Passing this data to d3.layout.chord().matrix(matrix).chord() gives us back data that looks like this:

1 [

2 {

3 source:{ startAngle:1.2280, endAngle:1.7707, value:1.9 },

4 target:{ startAngle:0, endAngle:0.3712, value:1.3 }

5 },

6 {

7 source:{ startAngle:0.3712, endAngle:0.9424, value:2 },

8 target:{ startAngle:2.6560, endAngle:3.2272, value: 2 }

9 },

10 // etc...

11 ]


2 <html>

3 <head>

4 <script src="" charset="utf-8"></script>

5 <style>

6 path { stroke: white; stroke-width: 2; fill: steelblue;}

7 .plot{ fill: none; stroke: #aec7e8; stroke-width: 2;}

8 circle{ fill: steelblue; stroke: white;}

9 </style>

10 </head>

11 <body>

12 <script>

13 var width = window.innerWidth;

14 var height = window.innerHeight;


16 var svg ='body').append('svg')

17 var matrix = [

18 // each cell value represents a single row-to-column relationship

19 [ 0 /* A -> A */, 1.3 /* A -> B */, 2 /* A -> C */, 1 /* A -> D */],

20 [ 1.9 /* B -> A */, 0 /* B -> B */, 1 /* B -> C */, 2.1 /* B -> D */],

21 [ 2 /* C -> A */, 2 /* C -> B */, 3.2 /* C -> C */, 1.8 /* C -> D */],

22 [ 2.7 /* D -> A */, 0 /* D -> B */, 1 /* D -> C */, 0 /* D -> D */]

23 ];


25 var chord = d3.layout.chord().matrix(matrix);

26 var innerRadius = Math.min(width, height) * .41;

27 var outerRadius = innerRadius * 1.1;



30 var fill = d3.scale.ordinal()

31 .domain(d3.range(4))

32 .range(['#FFA400', '#C50080', '#ABF000', '#1049A9']);


34 svg = svg.append('g')

35 .attr('transform', 'translate(' + width / 2 + ',' + height / 2 + ')');


37 svg.append('g').selectAll('path').data(chord.chords)

38 .enter().append('path')

39 .attr('d', d3.svg.chord().radius(innerRadius))

40 .style('fill', function(d) { return fill(; })

41 .style('opacity', 0.5);


43 </script>

44 </body>

45 </html>


The symbol generator creates a new symbol generating function for creating symbols. The default symbol is a circle with a size (area in pixels) of 64. This is the behavior you’re most likely to want but if you’d like to specify the dimensions of say, a square, you’ll have to compute the area given your desired dimensions and symbol.

1 var symbol = d3.svg.symbol().type('square').size(100)

2 var svg ='body').append('svg')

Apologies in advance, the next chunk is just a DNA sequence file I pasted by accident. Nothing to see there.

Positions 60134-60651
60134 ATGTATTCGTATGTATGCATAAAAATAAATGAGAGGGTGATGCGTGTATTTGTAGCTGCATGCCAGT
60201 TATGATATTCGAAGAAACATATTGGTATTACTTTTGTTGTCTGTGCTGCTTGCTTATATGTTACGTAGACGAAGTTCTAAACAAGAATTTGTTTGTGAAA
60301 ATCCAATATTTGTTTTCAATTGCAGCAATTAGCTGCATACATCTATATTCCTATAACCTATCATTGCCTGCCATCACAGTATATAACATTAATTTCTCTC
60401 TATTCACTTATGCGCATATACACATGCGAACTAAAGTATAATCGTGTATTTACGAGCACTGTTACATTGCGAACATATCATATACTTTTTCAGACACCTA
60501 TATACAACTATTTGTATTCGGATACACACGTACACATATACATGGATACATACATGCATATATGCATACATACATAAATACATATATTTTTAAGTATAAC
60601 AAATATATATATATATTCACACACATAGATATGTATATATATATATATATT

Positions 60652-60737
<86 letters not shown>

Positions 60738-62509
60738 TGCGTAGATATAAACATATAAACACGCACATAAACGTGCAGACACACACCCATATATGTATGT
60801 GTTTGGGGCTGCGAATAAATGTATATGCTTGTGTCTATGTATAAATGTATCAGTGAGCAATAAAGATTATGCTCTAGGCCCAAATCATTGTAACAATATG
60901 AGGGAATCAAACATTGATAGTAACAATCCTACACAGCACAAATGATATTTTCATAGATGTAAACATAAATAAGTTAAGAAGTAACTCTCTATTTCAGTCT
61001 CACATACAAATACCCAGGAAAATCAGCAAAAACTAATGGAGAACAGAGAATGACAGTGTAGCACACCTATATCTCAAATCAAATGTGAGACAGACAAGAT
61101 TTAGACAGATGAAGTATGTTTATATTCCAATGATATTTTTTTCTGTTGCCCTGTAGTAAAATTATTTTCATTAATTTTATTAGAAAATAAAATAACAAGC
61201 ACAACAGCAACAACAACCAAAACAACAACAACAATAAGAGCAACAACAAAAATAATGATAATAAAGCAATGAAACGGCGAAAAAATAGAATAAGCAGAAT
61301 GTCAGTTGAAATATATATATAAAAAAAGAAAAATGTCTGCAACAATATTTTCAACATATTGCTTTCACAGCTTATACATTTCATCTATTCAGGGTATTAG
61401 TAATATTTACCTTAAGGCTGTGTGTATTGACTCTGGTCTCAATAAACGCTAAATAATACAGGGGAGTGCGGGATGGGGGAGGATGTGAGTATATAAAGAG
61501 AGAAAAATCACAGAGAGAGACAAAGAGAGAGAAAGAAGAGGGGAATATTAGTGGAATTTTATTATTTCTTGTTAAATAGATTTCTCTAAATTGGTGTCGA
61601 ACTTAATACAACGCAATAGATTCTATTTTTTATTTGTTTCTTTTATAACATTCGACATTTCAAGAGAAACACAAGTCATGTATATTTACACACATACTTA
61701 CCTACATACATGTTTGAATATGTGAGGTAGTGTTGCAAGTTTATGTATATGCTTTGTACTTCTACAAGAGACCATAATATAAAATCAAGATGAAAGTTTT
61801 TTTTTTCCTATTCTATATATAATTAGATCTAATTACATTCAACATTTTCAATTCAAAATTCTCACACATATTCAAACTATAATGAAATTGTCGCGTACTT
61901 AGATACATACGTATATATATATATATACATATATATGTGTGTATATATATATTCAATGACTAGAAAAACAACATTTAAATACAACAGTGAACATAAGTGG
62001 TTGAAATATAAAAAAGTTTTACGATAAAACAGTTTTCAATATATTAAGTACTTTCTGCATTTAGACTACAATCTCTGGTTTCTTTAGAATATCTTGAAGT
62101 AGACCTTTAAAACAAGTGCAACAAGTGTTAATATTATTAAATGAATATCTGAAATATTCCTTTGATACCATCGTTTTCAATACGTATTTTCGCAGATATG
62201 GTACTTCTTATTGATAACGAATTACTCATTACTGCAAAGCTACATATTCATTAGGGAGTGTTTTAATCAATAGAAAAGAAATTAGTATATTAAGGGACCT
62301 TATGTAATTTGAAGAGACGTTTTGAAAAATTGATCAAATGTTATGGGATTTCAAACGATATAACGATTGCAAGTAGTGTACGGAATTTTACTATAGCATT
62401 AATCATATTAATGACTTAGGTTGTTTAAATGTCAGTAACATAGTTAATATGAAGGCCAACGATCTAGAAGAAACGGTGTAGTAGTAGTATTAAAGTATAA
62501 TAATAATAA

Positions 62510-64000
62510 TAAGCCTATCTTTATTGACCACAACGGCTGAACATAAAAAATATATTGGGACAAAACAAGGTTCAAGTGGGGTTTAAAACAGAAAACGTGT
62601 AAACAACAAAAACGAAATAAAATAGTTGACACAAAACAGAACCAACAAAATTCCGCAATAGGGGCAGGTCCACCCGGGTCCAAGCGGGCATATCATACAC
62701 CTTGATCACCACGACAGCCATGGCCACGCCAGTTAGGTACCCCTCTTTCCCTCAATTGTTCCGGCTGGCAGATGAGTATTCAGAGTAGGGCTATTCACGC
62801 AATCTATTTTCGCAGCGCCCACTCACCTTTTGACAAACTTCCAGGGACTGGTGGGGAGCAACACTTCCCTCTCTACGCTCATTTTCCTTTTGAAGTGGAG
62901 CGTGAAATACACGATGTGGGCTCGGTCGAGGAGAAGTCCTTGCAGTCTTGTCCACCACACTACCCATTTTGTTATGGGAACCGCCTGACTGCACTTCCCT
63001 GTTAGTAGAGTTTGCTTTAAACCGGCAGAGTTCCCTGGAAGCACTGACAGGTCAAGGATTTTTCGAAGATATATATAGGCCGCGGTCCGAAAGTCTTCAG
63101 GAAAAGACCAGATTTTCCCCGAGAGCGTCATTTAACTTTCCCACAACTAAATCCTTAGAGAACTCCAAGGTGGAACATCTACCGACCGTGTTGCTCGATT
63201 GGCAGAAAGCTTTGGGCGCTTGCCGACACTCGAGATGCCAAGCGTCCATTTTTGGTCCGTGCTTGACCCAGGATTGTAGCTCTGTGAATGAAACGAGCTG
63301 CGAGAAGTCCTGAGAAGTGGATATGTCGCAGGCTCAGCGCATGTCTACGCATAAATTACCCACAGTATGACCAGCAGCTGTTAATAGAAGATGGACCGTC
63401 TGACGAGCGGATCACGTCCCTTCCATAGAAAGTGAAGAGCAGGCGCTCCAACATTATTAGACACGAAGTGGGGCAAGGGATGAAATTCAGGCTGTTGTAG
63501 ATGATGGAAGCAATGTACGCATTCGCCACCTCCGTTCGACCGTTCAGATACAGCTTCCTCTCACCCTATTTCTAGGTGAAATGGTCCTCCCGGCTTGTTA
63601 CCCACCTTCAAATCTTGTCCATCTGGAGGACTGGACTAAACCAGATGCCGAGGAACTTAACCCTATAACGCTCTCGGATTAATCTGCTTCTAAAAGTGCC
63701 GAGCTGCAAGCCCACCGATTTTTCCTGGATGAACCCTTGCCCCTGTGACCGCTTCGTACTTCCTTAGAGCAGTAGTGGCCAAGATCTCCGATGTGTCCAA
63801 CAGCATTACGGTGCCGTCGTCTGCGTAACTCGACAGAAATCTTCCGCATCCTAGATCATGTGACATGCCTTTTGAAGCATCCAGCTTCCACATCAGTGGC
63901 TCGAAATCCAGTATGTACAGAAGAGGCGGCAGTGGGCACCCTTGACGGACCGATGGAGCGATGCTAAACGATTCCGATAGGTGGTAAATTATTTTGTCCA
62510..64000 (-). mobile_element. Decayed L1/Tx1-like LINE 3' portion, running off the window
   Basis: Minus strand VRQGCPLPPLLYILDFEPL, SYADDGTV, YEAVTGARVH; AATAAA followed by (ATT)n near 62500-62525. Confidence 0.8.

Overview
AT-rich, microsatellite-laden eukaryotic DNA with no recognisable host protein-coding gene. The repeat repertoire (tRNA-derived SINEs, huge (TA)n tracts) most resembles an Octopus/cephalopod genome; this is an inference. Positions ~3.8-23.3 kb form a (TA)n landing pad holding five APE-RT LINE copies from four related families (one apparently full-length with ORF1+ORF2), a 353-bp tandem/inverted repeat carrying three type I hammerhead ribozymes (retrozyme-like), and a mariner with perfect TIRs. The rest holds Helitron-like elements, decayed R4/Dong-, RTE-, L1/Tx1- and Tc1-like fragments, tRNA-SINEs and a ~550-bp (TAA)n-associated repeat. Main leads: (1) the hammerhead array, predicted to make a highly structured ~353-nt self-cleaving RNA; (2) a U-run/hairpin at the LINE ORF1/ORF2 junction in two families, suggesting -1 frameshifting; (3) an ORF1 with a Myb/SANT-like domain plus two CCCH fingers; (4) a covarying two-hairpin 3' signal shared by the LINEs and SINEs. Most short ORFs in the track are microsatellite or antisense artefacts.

3 svg.append('path').attr({d: symbol}).attr('transform', 'translate(100,100)')


The diagonal generator takes node pairs and produces the necessary path that would connect the two elements of the pair using a curved path. The default accessors assume each pair has the following form:

1 { source: { x: 54, y: 12 }, target: { x: 83, y: 62 } }

1 <!DOCTYPE html>

2 <html>

3 <head>

4 <style>

5 circle { fill: orange; stroke: #333; }

6 path { fill: none; stroke: #ccc; }

7 </style>

8 </head>

9 <body>

10 <script src=""></script>

11 <script>


13 var svg ='body').append('svg');

14 var diagonal = d3.svg.diagonal();

15 var source = { x: 500, y: 50 };

16 var targets = [

17 { x: 100, y: 150 },

18 { x: 300, y: 150 },

19 { x: 500, y: 150 },

20 { x: 700, y: 150 },

21 { x: 900, y: 150 }

22 ];

23 // create the link pairs

24 var links ={

25 return { source: source, target: target };

26 });


28 // use the diagonal generator to take our links and create the the curved paths

29 // to connect our nodes

30 var link = svg.selectAll('path').data(links).enter().append('path')

31 .attr('d', diagonal);


33 // add all the nodes!

34 var nodes = targets.concat(source)

35 svg.selectAll('circle').data(nodes).enter().append('circle')

36 .attr({

37 r: 20,

38 cx: function(d){ return d.x; },

39 cy: function(d){ return d.y; }

40 });


42 </script>

43 </body>

44 </html>


The radial generator takes a data array of radius and angle pairs and produces the necessary SVG path that would connect them in series, starting with the first. The default accessors assume each pair has the following form, where the angle is measured in radians.

1 [43, Math.PI * 0.5]

1 <!DOCTYPE html>

2 <html>

3 <head>

4 <style>

5 body{ margin: 0; }

6 circle { fill: orange; stroke: #333; }

7 path { fill: none; stroke: #333; stroke-width: 4; }

8 </style>

9 </head>

10 <body>

11 <script src=""></script>

12 <script>


14 var svg ='body').append('svg');

15 // our radial line generator

16 var lineRadial = d3.svg.line.radial();


18 var n = 1000, max_r = 250, rotations = 10;

19 var data = d3.range(n).map(function(d){

20 var t = d / (n - 1);

21 return [ t * max_r, t * Math.PI * rotations * 2 ];

22 });


24 var link = svg.append('path').datum(data).attr('d', lineRadial)

25 .attr('transform', 'translate(300,300)');


27 </script>

28 </body>

29 </html>